A Martian Bat

(from King of the Cheap Romance by Joe R. Lansdale)

What happened was this.

The fever hit the Far Side, as we called the city long beyond the mountains. The Martian fever is a nasty beast. It comes on sudden and hot and burns the mind right out of a person, turns them red, mounds up pus-filled lesions quick-time, makes a person quiver, scream and rave, go completely off their nut.

No one really knew how it gets started, but it happened now and then, comes out of nowhere like rain from a clear, sunny sky. It was thought to have something to do with certain kinds of Martian water, melted snow that flowed down out of the mountains and joined up in streams and creeks that got into the water supply. Mars was mostly hot, dry desert, but up around the ice caps it was rich in water, cold and savage.

Though the fever was brutal, there was a cure, and it was mighty effective, if not readily available. That’s what my father and I were trying to do, make it available…

What I think about is how if we’d have left a few second earlier, or a few seconds later, none of it might have happened.

But there we were with first light on the windshield, then the shield turned dark, and there was a whomp, a sound like some kind of machine tearing metal. It wasn’t metal though. It wasn’t the ship. It was the scream of the Martian Bat. The damn things are huge, and, unlike Earth bats, which Dad says travel by night, Martian Bats travel day and night but are blind, their eyes huge and white as snow.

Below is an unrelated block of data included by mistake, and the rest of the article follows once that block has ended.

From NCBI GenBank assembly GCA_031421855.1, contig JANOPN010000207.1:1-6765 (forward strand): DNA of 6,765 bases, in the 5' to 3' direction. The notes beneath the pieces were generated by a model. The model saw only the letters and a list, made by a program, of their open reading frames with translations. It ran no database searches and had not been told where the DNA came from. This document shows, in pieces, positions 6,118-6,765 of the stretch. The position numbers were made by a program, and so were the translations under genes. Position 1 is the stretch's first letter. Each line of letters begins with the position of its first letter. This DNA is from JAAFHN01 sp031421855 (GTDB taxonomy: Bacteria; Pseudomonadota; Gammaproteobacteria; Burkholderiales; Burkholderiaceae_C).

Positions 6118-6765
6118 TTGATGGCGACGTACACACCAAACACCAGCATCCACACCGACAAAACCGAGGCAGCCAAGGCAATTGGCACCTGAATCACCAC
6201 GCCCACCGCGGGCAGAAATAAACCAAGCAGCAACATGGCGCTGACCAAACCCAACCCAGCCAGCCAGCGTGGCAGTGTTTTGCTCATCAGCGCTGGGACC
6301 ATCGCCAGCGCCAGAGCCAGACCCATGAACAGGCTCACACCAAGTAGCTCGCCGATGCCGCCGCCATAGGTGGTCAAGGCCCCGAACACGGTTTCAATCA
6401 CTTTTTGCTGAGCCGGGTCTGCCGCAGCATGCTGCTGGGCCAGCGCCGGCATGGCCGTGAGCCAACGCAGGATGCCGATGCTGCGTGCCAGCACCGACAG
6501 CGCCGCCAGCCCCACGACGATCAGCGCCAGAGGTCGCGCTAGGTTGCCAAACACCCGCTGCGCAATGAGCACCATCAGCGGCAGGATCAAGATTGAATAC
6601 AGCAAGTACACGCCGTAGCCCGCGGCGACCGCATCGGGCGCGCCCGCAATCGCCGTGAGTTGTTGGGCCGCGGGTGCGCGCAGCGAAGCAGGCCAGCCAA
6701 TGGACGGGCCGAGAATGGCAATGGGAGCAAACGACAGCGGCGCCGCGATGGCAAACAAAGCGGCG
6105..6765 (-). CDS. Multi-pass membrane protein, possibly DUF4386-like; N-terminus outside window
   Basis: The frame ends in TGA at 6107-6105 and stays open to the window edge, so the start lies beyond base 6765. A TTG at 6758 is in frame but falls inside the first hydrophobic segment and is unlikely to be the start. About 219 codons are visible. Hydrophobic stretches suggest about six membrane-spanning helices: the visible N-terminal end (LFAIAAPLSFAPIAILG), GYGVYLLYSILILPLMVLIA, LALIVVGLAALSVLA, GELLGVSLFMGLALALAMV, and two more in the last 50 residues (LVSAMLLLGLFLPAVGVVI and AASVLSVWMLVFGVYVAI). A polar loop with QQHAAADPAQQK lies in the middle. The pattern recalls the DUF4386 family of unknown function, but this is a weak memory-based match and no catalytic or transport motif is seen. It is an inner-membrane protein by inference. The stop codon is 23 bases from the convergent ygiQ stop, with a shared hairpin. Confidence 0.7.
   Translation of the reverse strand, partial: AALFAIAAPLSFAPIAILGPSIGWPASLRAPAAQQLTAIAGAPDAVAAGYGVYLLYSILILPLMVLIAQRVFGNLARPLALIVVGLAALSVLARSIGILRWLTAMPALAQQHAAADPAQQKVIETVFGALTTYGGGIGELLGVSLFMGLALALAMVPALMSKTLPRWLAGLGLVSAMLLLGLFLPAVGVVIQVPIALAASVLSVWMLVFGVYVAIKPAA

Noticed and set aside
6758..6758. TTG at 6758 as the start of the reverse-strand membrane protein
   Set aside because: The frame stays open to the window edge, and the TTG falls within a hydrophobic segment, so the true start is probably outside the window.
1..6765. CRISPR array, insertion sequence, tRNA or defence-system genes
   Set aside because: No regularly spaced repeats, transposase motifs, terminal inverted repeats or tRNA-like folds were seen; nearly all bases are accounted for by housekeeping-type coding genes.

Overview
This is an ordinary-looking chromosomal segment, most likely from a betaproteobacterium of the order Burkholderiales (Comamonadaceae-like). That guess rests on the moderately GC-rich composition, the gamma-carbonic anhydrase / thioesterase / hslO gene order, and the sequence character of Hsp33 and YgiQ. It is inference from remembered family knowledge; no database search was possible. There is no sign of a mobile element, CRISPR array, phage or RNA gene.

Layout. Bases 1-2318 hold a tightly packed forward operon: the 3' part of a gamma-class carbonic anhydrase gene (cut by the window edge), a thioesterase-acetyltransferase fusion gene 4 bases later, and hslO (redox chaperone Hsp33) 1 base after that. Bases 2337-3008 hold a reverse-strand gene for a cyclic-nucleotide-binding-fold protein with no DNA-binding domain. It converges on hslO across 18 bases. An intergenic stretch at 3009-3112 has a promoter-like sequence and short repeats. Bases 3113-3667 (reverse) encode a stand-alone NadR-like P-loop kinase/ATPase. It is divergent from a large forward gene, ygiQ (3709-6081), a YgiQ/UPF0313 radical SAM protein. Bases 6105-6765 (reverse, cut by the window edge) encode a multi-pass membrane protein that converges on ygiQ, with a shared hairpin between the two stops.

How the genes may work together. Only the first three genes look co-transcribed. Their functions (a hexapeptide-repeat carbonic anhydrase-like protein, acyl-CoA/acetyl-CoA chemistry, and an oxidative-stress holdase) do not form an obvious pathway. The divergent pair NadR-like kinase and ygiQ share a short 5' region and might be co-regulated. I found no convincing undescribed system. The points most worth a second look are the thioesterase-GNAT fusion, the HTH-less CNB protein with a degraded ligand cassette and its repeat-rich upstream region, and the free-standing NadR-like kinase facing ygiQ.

They are guided by some kind of in-built radar.  That radar helps them find prey, and I guess the bat thought we were one of the great blue birds that fly over the ice, for it came at us and let out with its horrid scream that sounded like metal ripping. The craft twisted and swirled, but held to the sky all right, at least until the bat bit us and clawed us and we started to come apart.

The craft killed the bat due to the collision of its wings or part of the beast’s being sucked into a turbine. Whatever did it, we both went down. I remember seeing out the windshield a glimpse of bat’s wings, a near subliminal glimpse of those white eyes and that toothy mouth. The front end of the ship bent up, and down we went. Had the bat not had hold of us, had what was left of its massive wings not held and glided, we would have dropped faster than a stone and with the sudden impact of ripe fruit being slammed on rocks…

martian bat

A Martian Bat. Illustration : Univers.GrandQuebec.com

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